The MVC pattern’s goal is that each of these parts can be developed, tested in relative isolation, and combined to create a very robust application.
Let see all of them in detail:
Model objects are parts of the application that implement the logic for the application’s data domain. It retrieves and stores the model state in a database. For instance, a product object might retrieve information from a database, operate on it. Then write information back to the products table in the SQL server.
Views are the components used to display the application’s user interface (UI), also called the view model in MVC. It displays the .Net MVC applications that are created from the model data.
A common example is an edit view of an Item table that displays text boxes, pop-ups, and check-boxes based on the current state of products & objects.
Controllers handle user interaction, works with the model, and selects a view to render Ul. In a .Net MVC application, the view only displays the information; the controller manages and responds to the user input & interaction using action filters in MVC.
For instance, the controller manages query-string values and passes those values to the model.
MVC Life Cycle:
MVC has two life cycles:
- The application life cycle
- The request life cycle
The Application Life Cycle:
It denotes the time at which the application process starts running IIS until the time it stops and is marked by the application start and end events in the startup file of your application.
The Request Life Cycle:
It is the sequence of events that happens every time our application handles an HTTP request.
The entry point in every MVC application begins with the routing. After the .NET platform has received a request, it determines how it should be handled through the URL Routing Module.
Modules are the .NET components that can hook into the application life cycle and adds functionality to them. The routing module is responsible for matching incoming URL to the routes that we define in our application.
All the routes have an associated route handler with them, and this is the entry point to the MVC framework.
The MVC framework handles the conversion of the route data into a concrete controller that can handle requests. After the controller has been configured, the next step is Action Execution. A component named the action invoker finds and selects an appropriate Action method to invoke the controller.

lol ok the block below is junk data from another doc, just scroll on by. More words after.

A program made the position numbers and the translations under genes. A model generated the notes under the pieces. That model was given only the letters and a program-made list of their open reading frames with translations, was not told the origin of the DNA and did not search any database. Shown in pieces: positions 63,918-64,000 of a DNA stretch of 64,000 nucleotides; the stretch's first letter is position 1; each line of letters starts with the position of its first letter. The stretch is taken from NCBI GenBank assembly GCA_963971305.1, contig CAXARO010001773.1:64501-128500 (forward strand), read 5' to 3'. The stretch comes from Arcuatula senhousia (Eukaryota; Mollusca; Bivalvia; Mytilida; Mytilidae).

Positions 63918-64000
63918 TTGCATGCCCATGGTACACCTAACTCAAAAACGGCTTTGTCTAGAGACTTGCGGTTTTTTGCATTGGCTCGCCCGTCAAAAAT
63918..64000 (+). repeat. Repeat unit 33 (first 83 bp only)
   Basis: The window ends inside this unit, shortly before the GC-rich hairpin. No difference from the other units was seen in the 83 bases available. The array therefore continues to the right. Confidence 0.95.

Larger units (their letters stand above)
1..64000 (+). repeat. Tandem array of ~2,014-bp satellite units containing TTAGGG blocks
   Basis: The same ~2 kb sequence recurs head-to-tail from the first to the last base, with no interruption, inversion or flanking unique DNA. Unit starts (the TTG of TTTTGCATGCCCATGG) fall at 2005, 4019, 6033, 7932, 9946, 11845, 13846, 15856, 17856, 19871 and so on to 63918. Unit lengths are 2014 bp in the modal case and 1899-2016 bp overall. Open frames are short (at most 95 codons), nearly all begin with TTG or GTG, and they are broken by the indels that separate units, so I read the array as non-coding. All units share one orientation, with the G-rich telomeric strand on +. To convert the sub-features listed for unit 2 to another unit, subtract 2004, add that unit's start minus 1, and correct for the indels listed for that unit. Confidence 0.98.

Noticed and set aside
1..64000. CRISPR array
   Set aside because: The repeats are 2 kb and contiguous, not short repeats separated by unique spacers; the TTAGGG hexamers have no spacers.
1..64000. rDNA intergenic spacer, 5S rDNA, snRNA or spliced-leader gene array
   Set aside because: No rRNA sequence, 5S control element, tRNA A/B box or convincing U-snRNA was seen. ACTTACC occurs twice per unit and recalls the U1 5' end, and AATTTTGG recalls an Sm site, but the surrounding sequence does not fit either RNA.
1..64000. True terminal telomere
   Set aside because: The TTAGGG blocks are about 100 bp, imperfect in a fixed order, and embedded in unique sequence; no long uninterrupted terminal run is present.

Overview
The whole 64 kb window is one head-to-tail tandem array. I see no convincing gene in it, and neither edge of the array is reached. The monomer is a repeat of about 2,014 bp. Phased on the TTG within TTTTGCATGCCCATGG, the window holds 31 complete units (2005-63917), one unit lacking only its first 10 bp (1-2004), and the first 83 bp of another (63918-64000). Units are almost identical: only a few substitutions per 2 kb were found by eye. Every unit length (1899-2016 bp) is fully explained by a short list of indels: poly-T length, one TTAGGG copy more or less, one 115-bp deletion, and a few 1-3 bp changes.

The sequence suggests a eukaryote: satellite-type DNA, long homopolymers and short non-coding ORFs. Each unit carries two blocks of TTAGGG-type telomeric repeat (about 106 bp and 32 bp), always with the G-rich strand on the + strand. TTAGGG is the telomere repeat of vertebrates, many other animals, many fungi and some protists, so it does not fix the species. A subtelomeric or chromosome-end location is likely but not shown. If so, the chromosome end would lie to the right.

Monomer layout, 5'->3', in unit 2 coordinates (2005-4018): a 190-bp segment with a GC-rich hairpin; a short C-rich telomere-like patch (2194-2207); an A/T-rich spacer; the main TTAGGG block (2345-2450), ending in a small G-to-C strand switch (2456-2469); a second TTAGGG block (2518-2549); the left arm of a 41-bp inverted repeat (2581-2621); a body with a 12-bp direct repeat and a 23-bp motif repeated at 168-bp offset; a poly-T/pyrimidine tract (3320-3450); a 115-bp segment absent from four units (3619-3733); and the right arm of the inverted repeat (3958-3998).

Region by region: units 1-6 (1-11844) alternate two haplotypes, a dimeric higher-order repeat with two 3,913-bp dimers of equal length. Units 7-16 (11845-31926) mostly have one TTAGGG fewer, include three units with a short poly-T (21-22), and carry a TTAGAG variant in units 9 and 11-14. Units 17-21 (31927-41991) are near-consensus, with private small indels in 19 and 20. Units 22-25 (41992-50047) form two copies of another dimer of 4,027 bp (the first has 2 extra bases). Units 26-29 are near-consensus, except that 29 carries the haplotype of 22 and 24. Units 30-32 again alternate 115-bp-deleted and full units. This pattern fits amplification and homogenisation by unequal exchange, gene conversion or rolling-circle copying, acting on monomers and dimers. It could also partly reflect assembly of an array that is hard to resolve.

After the action result has been prepared, the next stage triggers, which is the Result Execution. MVC separates, declares the result from executing the result. If the result is actually a view type, the View Engine will be called, and it is responsible for finding and rendering the view.
If the result is actually not a view, the action result will execute on its own. The Result Execution is what generates an actual response to the original HTTP request.
Web Forms vs. MVC:
Advantages of ASP.NET MVC:
- It is highly maintainable application by default.
- It also allows you to replace any component of the application.
- It provides better support for Test-Driven Development.
- Complex applications are easy to manage in MVC because of divisions of Model, View, and Controllers.
- It offers robust routing mechanism with front controller pattern.
- It offers better control over application behavior with the elimination of view state and server-based forms.
- These applications are supported by a large teams of developers and Web designers.
- It also offers more control over the behaviors of an application. It uses an optimized bandwidth for requests that are made to the server.
Disadvantages of ASP.NET MVC:
- You cannot see the design page preview such as the .aspx page.
- You also need to run the program every time to see its actual design.
- Understanding the flow of an application can be challenging.
- It is somehow complicated to implement, so it is not ideal for small level applications.
- It is also hard to learn MVC for ASP.NET, as it requires a great understanding of the MVC pattern.